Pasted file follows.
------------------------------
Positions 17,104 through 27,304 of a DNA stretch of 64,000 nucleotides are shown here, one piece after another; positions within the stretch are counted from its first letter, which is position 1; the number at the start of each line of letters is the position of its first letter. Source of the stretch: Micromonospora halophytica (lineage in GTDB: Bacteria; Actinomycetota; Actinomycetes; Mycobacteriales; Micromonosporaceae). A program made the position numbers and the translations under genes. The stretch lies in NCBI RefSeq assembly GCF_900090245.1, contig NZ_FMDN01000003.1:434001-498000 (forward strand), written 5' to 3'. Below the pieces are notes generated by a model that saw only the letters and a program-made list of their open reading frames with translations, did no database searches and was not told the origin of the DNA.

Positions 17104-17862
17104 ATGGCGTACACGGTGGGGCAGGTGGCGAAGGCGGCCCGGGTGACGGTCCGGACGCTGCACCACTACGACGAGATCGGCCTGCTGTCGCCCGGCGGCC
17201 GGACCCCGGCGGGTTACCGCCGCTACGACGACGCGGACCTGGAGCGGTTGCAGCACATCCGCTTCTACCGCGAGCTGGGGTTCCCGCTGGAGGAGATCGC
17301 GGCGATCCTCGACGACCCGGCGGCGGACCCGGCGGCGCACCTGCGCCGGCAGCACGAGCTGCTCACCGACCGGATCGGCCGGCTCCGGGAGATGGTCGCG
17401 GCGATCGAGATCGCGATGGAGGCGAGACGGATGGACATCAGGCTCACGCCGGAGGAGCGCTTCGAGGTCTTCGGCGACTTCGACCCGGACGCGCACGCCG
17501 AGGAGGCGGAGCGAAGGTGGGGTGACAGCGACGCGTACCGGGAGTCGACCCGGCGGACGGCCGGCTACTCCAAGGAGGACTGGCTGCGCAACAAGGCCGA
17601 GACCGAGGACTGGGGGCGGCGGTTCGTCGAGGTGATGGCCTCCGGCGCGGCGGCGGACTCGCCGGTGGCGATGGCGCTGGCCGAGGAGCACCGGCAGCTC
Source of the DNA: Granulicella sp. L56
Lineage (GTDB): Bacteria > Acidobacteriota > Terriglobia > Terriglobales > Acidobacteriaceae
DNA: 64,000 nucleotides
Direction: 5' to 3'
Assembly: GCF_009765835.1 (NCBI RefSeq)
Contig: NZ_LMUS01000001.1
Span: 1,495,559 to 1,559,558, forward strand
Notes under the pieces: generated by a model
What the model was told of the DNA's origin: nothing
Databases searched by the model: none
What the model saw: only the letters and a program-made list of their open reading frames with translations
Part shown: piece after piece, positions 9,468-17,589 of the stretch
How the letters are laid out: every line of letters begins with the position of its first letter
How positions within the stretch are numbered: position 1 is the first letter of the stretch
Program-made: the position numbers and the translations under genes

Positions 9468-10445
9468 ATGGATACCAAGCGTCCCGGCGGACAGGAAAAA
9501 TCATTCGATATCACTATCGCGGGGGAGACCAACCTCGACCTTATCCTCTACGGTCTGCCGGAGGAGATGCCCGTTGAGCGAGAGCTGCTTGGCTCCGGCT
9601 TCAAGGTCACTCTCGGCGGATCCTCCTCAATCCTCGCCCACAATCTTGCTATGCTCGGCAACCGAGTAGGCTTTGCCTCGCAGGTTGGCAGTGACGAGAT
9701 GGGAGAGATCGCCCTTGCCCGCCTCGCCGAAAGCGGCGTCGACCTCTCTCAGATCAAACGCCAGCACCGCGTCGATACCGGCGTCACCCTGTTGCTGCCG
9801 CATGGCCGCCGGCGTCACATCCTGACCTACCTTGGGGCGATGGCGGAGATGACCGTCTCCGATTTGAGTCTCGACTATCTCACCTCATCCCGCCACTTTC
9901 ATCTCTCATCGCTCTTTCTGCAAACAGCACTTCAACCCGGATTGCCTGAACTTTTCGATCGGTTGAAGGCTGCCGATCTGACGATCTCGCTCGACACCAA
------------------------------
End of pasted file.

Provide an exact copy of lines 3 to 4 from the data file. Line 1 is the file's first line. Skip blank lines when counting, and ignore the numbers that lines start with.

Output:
17104 ATGGCGTACACGGTGGGGCAGGTGGCGAAGGCGGCCCGGGTGACGGTCCGGACGCTGCACCACTACGACGAGATCGGCCTGCTGTCGCCCGGCGGCC
17201 GGACCCCGGCGGGTTACCGCCGCTACGACGACGCGGACCTGGAGCGGTTGCAGCACATCCGCTTCTACCGCGAGCTGGGGTTCCCGCTGGAGGAGATCGC